Recently passed laws will change the state's eminent domain process, improving transparency of the process and the initial offer made by the entity seeking to use private property.
This last legislative session, several bills were passed by the Texas Legislature and signed into law by Gov. Greg Abbott that will alter eminent domain discussions between landowners and condemning authorities (companies or government entities putting in pipelines, utilities, roads, etc.).
Under the revised laws, landowners will receive more information up front regarding the contract terms of an easement and the eminent domain process. These revisions should improve the transparency of the process for the landowner and, hopefully, the initial offer received from the entity seeking to use private property.
Although these bills may not go as far as some landowners would like, they are steps in the right direction.
What is Eminent Domain?
Eminent domain laws in Texas allow for the government or a private entity authorized by law to “condemn" or take private property for the benefit of public use. That means the intended project must be in the best interest of the general public and not solely for the economic gain of the private entity.
The government or private entity may seek all or part of the land outright or may seek an easement across a portion of the land, generally allowing the landowner to continue to use the surface area. But the government or authorized private entity cannot take private property for free. The Takings Clause of the Fifth Amendment of the United States Constitution and Article I, Section 17 of the Texas Constitution prohibit taking or damaging of private property for public use without adequate compensation. What constitutes adequate compensation is usually the most heated area of negotiation between the landowner and the entity with eminent domain authority.
Other areas of negotiation revolve around surface use and other potential damage to the property, livestock, or crops.
What is Condemnation?
Condemnation is the exercise of the power of eminent domain. In Texas, the condemnation process is outlined in Sections 21.012 through 21.016 of the Texas Property Code.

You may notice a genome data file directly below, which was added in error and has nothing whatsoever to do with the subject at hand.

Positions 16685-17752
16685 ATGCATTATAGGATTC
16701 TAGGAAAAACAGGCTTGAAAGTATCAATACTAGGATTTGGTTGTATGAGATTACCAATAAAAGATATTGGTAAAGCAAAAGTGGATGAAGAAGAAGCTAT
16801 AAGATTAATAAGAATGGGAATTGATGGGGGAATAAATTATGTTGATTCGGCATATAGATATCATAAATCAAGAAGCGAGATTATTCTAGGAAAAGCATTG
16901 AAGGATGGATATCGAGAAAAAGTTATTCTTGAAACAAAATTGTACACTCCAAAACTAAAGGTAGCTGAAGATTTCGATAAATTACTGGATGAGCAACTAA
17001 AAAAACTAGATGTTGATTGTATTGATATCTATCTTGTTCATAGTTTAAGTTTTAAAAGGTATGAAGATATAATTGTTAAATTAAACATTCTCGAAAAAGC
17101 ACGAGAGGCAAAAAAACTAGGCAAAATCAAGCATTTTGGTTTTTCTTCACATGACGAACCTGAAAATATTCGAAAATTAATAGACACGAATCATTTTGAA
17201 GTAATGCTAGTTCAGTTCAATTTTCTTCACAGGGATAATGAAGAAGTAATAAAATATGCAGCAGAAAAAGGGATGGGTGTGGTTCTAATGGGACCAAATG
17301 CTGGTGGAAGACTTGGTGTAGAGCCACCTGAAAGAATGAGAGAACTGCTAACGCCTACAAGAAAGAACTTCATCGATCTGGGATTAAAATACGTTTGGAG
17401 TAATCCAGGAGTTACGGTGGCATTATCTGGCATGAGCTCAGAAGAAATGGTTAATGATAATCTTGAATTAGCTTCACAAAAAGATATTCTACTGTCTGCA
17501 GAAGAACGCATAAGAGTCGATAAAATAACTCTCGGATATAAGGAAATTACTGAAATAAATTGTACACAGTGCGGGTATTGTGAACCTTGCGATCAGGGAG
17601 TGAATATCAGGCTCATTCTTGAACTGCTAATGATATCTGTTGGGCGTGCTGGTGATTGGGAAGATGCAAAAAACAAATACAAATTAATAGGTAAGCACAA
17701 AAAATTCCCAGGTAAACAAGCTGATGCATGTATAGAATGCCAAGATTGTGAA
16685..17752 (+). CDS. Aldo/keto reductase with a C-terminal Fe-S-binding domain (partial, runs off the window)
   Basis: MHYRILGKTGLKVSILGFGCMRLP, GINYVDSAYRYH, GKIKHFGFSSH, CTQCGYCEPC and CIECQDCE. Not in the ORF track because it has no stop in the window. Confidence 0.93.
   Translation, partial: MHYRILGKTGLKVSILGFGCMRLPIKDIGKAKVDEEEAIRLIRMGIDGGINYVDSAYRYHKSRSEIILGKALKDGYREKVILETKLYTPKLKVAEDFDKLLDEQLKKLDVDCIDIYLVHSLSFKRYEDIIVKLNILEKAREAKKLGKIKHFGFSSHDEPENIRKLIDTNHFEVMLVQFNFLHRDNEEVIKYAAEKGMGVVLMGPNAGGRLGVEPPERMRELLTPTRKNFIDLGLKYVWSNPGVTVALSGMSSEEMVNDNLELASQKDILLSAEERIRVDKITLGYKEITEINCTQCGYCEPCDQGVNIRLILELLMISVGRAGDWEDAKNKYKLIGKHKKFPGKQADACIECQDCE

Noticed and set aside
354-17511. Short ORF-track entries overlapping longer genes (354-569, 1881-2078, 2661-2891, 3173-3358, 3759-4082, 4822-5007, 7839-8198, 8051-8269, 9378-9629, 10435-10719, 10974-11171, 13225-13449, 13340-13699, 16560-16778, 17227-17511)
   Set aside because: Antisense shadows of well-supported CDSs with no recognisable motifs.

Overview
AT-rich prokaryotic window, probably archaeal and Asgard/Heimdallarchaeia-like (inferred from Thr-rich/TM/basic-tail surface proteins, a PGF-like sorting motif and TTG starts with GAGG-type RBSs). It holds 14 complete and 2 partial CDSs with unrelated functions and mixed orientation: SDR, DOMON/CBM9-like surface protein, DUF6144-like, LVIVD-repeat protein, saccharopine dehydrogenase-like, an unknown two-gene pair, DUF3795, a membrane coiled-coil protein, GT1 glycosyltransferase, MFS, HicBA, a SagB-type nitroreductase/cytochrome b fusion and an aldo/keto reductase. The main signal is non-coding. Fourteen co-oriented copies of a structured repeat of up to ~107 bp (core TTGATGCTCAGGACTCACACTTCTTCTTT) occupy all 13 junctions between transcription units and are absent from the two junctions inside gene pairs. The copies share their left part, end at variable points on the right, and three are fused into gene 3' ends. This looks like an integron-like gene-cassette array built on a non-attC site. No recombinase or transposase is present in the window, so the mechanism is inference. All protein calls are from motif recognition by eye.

The formal condemnation process comes into play only if the landowner and entity with eminent domain authority (also referred to as a condemning entity) cannot agree on the amount of compensation for the land.
What is the Landowner's Bill of Rights?
The Landowner's Bill of Rights requirements are set out in Texas Government Code Section 402.031 and Chapter 21 of the Texas Property Code. It applies to any attempt by the government or a private entity to exercise eminent domain authority to take private land.
The Office of the Attorney General (OAG) of Texas provides a plain-language statement of the landowner's rights contained in the referenced statutes. That statement is titled “Landowner's Bill of Rights" and is on the OAG's website. It contains 11 statements about what an entity must do and what a landowner can do when eminent domain is exercised. In addition, it includes information about the condemnation procedure, the condemning entity's obligations to the property owner, and the property owner's options during a condemnation.
Additional addenda described under HB2730 below are now a part of the
Landowner's Bill of Rights. A recently updated version that includes all relevant legislative changes is online.
Recent Legislative Changes
HB 2730 (effective Jan. 1, 2022). This bill made the most comprehensive changes to the eminent domain process. It changed relevant sections of the Texas Government Code, Occupations Code, and Property Code. Specifically, the revisions:
- require the Landowner's Bill of Rights prepared by the OAG to
- include notice that the property owner has the right to file a written complaint with the Texas Real Estate Commission (TREC) about misconduct by a registered easement or right‑of‑way agent acting on behalf of the entity exercising eminent domain authority;